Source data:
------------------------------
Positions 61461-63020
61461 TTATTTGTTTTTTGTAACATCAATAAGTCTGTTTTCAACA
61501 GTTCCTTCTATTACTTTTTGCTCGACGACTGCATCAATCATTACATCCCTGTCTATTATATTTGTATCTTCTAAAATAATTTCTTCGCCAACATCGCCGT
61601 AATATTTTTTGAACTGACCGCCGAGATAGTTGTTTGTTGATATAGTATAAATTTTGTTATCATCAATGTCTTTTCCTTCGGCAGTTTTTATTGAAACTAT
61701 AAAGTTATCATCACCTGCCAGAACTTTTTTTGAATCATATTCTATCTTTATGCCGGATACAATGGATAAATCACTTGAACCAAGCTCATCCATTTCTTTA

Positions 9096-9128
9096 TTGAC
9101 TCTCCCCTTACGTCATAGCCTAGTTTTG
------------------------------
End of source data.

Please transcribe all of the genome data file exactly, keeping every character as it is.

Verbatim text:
Positions 61461-63020
61461 TTATTTGTTTTTTGTAACATCAATAAGTCTGTTTTCAACA
61501 GTTCCTTCTATTACTTTTTGCTCGACGACTGCATCAATCATTACATCCCTGTCTATTATATTTGTATCTTCTAAAATAATTTCTTCGCCAACATCGCCGT
61601 AATATTTTTTGAACTGACCGCCGAGATAGTTGTTTGTTGATATAGTATAAATTTTGTTATCATCAATGTCTTTTCCTTCGGCAGTTTTTATTGAAACTAT
61701 AAAGTTATCATCACCTGCCAGAACTTTTTTTGAATCATATTCTATCTTTATGCCGGATACAATGGATAAATCACTTGAACCAAGCTCATCCATTTCTTTA

Positions 9096-9128
9096 TTGAC
9101 TCTCCCCTTACGTCATAGCCTAGTTTTG